> offered in the form of patches (or packages), *should* be treated as a release
> critical bug. For example: init scripts *must not* be deleted merely because a
> systemd unit is provided instead; patches which contribute support for other
> init systems (with no substantial effect on systemd installations) should be
> filed as bugs with severity `serious'.
> This is intended to provide a lightweight but effective path to ensuring that
> reasonable support can be provided to Debian users, even where the maintainer's
> priorities lie elsewhere. (Invoking the Technical Committee about individual
> patches is not sensible.)
> If the patches are themselves RC-buggy (in the opinion of, initially, the
> maintainer, and ultimately the Release Team) then of course the bug report
> should be downgraded or closed.
> 11. Maintainers of systemd components, or other gatekeepers (including other
> maintainers and the release team) sometimes have to evaluate technical
> contributions intended to support non-systemd users. The acceptability to users
> of non-default init systems, of quality risks of such contributions, is a
> matter for the maintainers of non-default init systems and the surrounding
> community. But such contributions should not impose nontrivial risks on users
> of the default configuration (systemd with Recommends installed).
> 12. systemd provides a variety of facilities besides daemon startup. For
> example, creating system users or temporary directories. Current Debian
> approaches are often based on debhelper scripts.
> In general more declarative approaches are better. Where
>   - systemd provides such facility
>   - a specification of the facility (or suitable subset) exists
>   - the facility is better than the other approaches available in Debian, for
>     example by being more declarative
>   - it is reasonable to expect developers of non-systemd systems including
>     non-Linux systems to implement it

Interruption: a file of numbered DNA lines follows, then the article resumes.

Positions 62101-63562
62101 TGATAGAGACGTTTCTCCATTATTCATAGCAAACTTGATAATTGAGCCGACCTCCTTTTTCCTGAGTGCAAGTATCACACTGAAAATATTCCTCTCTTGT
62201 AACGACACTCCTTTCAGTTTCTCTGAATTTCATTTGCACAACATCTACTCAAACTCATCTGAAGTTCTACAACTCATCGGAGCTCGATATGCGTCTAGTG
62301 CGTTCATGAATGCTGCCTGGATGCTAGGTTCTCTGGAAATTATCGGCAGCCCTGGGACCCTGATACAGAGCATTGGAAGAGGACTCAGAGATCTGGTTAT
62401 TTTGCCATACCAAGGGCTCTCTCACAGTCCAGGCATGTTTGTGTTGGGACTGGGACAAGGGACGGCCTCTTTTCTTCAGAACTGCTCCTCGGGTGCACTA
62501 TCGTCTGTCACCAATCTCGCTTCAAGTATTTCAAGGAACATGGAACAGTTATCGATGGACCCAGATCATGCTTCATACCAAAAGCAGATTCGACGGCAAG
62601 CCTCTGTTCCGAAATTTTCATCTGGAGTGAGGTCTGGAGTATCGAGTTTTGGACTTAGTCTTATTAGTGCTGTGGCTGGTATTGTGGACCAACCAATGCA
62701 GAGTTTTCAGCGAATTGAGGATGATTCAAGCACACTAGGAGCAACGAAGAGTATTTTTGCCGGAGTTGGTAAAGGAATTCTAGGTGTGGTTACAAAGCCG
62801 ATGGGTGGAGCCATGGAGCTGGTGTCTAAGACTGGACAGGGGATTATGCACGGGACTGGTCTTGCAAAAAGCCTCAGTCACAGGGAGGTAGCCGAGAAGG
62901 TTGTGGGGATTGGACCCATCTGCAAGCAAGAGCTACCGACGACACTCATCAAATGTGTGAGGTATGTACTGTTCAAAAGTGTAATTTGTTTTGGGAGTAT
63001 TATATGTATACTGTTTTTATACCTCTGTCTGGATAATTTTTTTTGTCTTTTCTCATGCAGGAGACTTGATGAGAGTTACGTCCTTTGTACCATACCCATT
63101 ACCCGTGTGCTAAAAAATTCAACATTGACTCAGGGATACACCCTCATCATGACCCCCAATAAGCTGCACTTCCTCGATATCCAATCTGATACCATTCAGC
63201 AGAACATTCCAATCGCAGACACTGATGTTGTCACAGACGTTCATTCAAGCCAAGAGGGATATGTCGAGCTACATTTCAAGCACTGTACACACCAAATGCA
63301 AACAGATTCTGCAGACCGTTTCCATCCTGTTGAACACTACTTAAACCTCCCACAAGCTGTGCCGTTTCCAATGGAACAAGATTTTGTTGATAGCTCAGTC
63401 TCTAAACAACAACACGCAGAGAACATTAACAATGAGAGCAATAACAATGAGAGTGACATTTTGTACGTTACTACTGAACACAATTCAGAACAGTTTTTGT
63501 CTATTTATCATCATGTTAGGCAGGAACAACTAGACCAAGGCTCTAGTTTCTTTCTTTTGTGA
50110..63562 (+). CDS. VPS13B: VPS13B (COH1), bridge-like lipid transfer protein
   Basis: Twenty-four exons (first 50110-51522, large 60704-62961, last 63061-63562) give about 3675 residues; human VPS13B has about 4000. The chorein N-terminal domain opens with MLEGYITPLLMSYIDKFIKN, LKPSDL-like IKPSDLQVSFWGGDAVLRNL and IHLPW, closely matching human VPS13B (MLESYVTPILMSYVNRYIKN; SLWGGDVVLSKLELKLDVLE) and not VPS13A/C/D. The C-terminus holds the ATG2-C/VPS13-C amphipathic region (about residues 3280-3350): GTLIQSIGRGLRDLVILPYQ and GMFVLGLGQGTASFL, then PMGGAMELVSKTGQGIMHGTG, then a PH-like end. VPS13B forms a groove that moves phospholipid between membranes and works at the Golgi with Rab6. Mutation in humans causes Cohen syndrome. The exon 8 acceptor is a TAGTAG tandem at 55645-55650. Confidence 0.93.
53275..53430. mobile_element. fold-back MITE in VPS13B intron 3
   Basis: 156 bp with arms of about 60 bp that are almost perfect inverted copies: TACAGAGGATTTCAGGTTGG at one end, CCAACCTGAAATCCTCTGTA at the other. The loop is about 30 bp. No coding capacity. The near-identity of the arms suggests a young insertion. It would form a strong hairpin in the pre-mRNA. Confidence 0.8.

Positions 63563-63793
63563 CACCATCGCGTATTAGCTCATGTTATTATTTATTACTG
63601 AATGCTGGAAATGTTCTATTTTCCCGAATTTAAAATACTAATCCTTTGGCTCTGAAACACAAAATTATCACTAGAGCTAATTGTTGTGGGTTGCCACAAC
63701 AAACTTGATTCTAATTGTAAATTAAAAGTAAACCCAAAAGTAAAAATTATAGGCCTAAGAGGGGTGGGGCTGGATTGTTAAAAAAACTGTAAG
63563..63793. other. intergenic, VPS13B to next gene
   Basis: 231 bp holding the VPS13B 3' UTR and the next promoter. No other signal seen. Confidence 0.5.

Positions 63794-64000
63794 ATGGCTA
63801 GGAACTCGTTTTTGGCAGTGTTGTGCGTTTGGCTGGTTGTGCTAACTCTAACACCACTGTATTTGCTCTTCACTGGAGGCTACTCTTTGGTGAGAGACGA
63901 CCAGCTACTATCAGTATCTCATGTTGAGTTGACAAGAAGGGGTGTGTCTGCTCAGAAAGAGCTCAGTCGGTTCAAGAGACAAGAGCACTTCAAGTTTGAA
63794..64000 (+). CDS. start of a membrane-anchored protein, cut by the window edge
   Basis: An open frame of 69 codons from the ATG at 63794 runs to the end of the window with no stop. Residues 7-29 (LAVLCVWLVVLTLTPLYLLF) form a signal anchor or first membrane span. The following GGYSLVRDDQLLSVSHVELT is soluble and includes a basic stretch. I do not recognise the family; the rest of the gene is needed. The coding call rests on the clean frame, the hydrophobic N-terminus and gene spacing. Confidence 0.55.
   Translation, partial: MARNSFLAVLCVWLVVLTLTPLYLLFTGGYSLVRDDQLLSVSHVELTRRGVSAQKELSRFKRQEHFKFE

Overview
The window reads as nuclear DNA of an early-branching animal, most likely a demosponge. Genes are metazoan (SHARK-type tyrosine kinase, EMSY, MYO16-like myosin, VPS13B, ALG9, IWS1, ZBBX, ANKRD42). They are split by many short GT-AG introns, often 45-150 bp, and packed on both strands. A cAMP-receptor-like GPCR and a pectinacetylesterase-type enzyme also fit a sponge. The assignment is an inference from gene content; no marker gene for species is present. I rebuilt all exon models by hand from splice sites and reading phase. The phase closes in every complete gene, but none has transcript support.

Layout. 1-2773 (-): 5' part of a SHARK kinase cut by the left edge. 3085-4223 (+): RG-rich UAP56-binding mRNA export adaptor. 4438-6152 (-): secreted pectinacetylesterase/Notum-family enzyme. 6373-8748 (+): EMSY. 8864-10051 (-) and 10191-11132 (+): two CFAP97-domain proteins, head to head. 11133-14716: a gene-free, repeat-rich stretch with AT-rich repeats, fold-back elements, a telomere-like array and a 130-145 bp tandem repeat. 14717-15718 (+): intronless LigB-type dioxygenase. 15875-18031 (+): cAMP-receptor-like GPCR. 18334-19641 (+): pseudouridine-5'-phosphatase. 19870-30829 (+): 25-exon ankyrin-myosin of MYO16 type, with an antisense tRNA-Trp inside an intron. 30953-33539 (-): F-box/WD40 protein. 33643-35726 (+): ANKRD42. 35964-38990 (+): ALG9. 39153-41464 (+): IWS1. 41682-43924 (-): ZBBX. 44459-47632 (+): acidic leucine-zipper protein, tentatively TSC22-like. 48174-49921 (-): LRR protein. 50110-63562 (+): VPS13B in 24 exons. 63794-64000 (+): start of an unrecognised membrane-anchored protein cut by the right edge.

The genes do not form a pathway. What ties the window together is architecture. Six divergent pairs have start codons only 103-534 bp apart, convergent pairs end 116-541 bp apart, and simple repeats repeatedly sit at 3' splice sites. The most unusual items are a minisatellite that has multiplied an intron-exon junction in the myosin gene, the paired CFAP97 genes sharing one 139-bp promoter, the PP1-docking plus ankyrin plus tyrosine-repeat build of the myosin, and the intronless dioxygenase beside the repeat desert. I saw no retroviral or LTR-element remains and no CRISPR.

>   - including consideration of the amount of work involved
> the facility should be documented in Debian Policy (by textual incorporation,
> not by reference to an external document). The transition should be smooth for
> all users. The non-systemd community should be given at least 6 months,
> preferably at least 12 months, to develop their implementation. (The same goes
> for any future enhancements.)
> If policy consensus cannot be reached on such a facility, the Technical
> Committee should decide based on the project's wishes as expressed in this GR.
> 13. In general, maintainers of competing software, including maintainers of the
> various competing init systems, should be accommodating to each others' needs.
> This includes the needs and convenience of users of reasonable non-default
> configurations.
> 14. Negative general comments about software and their communities, including
> both about systemd itself and about non-systemd init systems, are strongly
> discouraged. Neither messages expressing general dislike of systemd, nor
> predictions of the demise of non-systemd systems, are appropriate for Debian
> communication fora; likewise references to bugs which are not relevant to the
> topic at hand.
> Communications on Debian fora on these matters should all be encouraging and
> pleasant, even when discussing technical problems. We ask that communication
> fora owners strictly enforce this.
> 15. We respectfully ask all Debian contributors including maintainers, Policy
> Editors, the Release Team, the Technical Committee, and the Project Leader, to
> pursue these goals and principles in their work, and embed them into documents
> etc. as appropriate. (This resolution is a position statement under s4.1(5).)